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History made at UNODC’s E4J MUN Workshop

MUN Impact 0

MUN conference managers, educators, academics and UN field officers gathered at the United Nations in Vienna this past May and held a series of conversations that had never before taken place. There was a palpable sense of history being made. We had been invited to participate in UNODC’s Education for Justice MUN workshop where we had the opportunity to get to know one another, look for ways we could support each other’s work, and most importantly, to figure out how to best educate MUN delegates on UNDOC mandates. With the help of the wonderful Best Delegate team, we spent three days in enriching conversations, both during the day, over lunch and breaks, and well into each evening.

 

E4J, with generous funding from the state of Qatar through the 2014 Crime Congress in Doha, decided that a powerful way to educate youth on UNODC mandates (many of them linked to SDG 16: Peace, Justice and Strong Institutions) was through MUN. The E4J team validated the MUN community by asking for input, and going back to their drawing board a number of times in 2017 to refine and perfect a series of resources that would be used on a global scale. By bringing a cross section of participants to Vienna, field officers and UN officials began to appreciate the power of this enormous MUN network. And MUN programs gave serious thought to how to best guide research, discussions and debate around the things the UN wants all of us to be more knowledgeable about.

 

 

Yet for the uninitiated, most are surprised to know the degree to which the UN and the MUN Community have very rarely engaged one another. The United Nations and Model United Nations inhabit two different ecosystems. UN officials who run UN programs are specialists, technocrats in the best sense of the word. And educators and others who run MUN programs, whether those are big conferences or small MUN clubs, usually have a different set of goals and objectives. Often these do not overlap.  With no central organization setting rules and procedures, no one sanctioned method for choosing debate topics and finding resources to support delegate training and research, the MUN community begins to resemble a collection of nation states, each MUN program with its own rules and procedures, a favored approach to engaging with their followers, and at times fierce brand loyalty to their conference. And by and large, most have preferred it that way. Not surprisingly, in this environment Model UN programs hav had few, if any, opportunities to come together and discuss larger issues within their global community. Model United Nations has never been able to speak with one voice, because the conversation has been about differences and what sets us apart.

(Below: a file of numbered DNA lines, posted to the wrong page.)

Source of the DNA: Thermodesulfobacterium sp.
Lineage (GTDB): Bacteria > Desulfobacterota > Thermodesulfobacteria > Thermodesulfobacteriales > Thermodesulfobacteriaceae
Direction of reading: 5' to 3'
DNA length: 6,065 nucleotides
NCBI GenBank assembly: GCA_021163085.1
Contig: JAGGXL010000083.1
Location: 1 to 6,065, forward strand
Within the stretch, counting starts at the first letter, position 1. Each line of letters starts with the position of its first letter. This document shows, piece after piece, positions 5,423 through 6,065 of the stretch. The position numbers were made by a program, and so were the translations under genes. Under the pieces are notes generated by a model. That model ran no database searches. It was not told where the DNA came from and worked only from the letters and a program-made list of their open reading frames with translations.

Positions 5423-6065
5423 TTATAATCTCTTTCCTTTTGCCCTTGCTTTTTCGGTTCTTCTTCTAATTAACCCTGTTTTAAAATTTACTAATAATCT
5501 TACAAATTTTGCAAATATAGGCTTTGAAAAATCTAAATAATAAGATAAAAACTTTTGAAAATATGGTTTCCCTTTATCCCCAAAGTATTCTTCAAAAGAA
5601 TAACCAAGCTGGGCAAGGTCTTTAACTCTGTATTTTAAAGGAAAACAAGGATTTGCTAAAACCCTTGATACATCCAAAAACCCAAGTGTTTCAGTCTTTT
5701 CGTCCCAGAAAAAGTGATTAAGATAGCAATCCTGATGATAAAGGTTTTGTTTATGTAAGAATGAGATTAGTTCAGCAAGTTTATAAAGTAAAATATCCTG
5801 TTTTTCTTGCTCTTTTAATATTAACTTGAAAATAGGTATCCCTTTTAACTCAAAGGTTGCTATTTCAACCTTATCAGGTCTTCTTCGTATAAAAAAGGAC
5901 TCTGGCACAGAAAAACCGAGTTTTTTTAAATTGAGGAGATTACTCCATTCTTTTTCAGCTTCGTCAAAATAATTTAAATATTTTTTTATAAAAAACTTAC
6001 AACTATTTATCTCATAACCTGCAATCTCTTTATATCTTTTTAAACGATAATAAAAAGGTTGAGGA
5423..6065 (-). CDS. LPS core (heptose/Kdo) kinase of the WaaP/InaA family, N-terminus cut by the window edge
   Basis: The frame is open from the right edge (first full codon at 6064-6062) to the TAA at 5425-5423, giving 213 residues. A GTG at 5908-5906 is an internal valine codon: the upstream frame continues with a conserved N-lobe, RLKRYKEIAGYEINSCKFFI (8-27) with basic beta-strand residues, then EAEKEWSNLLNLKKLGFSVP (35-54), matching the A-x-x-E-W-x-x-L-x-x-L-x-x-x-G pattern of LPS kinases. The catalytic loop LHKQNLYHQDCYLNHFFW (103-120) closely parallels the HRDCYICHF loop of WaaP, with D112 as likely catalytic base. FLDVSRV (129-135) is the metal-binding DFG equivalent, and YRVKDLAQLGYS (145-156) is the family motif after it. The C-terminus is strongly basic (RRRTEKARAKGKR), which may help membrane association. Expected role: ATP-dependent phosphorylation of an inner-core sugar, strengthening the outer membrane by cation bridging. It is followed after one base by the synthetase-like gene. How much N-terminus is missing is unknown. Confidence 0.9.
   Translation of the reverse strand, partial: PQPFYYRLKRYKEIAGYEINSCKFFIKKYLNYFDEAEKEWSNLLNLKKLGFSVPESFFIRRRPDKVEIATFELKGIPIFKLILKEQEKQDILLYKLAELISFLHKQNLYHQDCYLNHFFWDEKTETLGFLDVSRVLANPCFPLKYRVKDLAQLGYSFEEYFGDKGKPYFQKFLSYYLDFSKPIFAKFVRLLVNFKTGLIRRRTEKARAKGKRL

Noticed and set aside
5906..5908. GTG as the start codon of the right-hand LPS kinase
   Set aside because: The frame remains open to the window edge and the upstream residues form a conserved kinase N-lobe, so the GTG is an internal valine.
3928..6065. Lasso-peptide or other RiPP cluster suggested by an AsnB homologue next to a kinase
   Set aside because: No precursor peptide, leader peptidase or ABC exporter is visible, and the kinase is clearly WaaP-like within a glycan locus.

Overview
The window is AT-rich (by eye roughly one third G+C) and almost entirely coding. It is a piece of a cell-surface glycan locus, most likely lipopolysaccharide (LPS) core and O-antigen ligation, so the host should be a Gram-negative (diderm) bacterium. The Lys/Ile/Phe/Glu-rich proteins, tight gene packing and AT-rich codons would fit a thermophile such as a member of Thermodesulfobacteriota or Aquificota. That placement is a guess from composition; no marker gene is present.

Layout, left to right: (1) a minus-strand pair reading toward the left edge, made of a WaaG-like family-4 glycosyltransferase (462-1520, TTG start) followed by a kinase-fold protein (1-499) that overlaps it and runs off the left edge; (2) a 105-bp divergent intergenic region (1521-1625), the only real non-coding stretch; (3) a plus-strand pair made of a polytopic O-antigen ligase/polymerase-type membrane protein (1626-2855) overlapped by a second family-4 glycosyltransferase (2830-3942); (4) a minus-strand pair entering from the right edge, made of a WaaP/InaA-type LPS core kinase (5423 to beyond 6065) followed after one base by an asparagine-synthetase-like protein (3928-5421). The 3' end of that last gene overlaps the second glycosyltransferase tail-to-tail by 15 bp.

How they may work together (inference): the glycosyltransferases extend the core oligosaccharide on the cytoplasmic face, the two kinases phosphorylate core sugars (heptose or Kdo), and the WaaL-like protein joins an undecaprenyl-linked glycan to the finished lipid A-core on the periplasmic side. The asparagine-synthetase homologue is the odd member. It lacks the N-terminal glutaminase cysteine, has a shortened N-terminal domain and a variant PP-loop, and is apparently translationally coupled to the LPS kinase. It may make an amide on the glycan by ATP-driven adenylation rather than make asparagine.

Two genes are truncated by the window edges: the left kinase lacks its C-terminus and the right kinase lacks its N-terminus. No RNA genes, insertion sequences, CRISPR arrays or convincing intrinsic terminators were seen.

The E4J MUN workshop provided an opportunity to change that. Parking our differences at the door, the participants discussed ways that we could support one another. We needed to get to know one another, to understand the diversity and goals of the MUN community, and to realize that field offices had expertise to share but very real constraints in its time and resources. The UN learned that a good many Model UN practitioners want to support the UN and its work, and MUN practitioners learned that UN agencies and programs welcomed support in engaging a wide swath of civil society stakeholders. And in that sweet spot of convergence, an entirely new conversation emerged.

MUN Impact had a special role in this converging dialogue, because in reframing a much richer and wider conversation, we were able to address an important underlying tension within the MUN community. For all the personal impact that delegates experience through their MUN experience, that experience often ends when the gavel comes down at the closing ceremony. But many educators and conference organizers, and delegates themselves, often wish for more…more action, more relevance to their community, and a sense of service to support what they have learned through MUN. MUN Impact was able to share some ideas and resources and most importantly, stories of what action plus MUN, in the service of the real UN, might look like. To bring the stories of real MUN delegates doing real work to advance the UN’s agenda was validating, powerful and eye opening. It was a glimpse into what was possible, and hopefully cemented action and service via Model UN squarely into the center of this emerging global discussion.

We DID make history in Vienna, and in a small  but important way started a new conversation between the United Nations and Model UN community, long overdue, exciting, and filled with potential. Thank you to the E4J team for bringing us together and starting this valuable conversation. The fruits of this collaboration are beginning to show signs of taking hold. The 2018-19 MUN season is sure to be an exciting one.